· Process


Ultrasonic welding methods have two kinds of metal and plastic. Linear welding is a technique more commonly used by equipment manufacturers and is the standard for wire splicing . Torsion welding technology can be used for most common applications of linear welding. However, due to its unique function, it has certain advantages in terms of the geometry of the application and the gentle process, thus gaining wider application in the market. In fact, this technology is sometimes found to be the only solution for electric vehicle battery manufacturers and high-voltage cable welding (Figure 4). Other examples where torsional ultrasonic welding has proven to be a superior approach include busbars, 3D terminals, and integrated gate bipolar transistors (IGBTs).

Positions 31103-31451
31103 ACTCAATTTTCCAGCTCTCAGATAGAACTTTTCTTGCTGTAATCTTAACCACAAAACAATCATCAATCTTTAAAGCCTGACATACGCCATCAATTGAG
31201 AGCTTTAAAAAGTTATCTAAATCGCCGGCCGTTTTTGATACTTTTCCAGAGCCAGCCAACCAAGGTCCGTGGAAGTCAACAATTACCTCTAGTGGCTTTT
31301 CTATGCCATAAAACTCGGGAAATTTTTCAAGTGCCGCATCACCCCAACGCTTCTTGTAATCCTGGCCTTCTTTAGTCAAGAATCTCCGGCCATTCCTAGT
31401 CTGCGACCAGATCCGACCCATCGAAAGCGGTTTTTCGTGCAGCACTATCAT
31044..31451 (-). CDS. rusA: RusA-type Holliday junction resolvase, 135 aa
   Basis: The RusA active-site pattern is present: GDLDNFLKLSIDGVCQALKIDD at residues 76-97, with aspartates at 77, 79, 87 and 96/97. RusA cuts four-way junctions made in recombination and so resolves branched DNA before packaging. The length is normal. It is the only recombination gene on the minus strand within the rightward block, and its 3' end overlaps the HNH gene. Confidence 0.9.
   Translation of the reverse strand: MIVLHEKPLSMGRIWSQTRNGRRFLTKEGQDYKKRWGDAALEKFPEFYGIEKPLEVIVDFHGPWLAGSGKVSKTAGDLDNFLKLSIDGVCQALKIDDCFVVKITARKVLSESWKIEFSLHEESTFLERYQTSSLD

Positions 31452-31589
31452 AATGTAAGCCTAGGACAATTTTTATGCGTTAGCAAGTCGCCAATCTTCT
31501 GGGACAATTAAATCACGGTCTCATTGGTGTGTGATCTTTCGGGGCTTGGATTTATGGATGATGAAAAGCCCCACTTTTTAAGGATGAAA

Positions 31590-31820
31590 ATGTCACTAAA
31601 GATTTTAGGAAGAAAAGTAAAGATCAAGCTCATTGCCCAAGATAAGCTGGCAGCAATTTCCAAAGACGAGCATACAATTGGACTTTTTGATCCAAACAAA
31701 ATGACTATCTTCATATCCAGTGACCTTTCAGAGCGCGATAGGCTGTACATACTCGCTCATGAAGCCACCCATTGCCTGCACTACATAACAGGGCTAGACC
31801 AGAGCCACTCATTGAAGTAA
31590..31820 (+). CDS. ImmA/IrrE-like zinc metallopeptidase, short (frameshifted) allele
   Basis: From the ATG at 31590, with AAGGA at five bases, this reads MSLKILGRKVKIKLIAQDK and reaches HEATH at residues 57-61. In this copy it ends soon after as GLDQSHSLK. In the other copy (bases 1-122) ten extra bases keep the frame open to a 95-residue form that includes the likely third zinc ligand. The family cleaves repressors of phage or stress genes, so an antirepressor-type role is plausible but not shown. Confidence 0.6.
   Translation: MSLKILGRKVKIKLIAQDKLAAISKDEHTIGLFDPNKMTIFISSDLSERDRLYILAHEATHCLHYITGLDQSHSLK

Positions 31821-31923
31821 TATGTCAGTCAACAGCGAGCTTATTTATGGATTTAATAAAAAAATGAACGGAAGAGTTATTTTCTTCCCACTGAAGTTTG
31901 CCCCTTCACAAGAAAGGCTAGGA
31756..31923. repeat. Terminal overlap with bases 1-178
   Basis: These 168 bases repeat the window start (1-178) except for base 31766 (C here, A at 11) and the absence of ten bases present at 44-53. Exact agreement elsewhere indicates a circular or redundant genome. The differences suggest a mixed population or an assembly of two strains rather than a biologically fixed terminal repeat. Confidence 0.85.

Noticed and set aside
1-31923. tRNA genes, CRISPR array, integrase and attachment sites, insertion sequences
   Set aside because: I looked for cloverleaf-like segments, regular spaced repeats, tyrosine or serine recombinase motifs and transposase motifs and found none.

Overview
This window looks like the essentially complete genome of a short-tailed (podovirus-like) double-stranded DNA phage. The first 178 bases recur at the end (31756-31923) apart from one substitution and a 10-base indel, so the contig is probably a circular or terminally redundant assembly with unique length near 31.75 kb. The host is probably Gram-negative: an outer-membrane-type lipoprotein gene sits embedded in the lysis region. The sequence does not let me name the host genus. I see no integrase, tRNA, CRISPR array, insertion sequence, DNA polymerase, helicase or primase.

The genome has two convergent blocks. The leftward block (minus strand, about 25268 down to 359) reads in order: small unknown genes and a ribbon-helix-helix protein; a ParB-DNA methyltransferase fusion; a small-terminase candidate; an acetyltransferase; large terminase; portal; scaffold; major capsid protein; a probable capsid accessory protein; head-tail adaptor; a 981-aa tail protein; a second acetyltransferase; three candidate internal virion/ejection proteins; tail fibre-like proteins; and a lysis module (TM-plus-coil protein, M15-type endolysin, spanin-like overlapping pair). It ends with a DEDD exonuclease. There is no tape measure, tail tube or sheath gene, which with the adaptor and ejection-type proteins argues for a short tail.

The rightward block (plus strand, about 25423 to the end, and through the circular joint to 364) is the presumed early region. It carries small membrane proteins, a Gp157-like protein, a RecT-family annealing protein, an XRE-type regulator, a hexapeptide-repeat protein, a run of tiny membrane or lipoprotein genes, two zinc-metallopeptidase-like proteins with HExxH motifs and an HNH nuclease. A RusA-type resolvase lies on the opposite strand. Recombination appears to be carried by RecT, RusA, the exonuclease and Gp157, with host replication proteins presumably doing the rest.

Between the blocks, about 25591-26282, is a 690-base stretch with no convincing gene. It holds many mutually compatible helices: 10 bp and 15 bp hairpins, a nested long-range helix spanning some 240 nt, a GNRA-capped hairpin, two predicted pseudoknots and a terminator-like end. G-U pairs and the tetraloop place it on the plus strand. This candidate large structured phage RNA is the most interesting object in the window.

Ultrasonic welding technique

Show case




How it works:

The wires are stacked between the vibration/oscillation tool (ultrasonic generator) and the anvil block. They are confined to a predetermined space before static force is applied through the anvil. As the oscillations occur, the metal surface heats up and plasticizes, and the strands bond together by mixing with each other at the molecular level. The result is a continuous weld with a fine-grained structure, similar to the structure of cold-worked metals. The whole process is very fast, and the welding is usually completed in less than a second.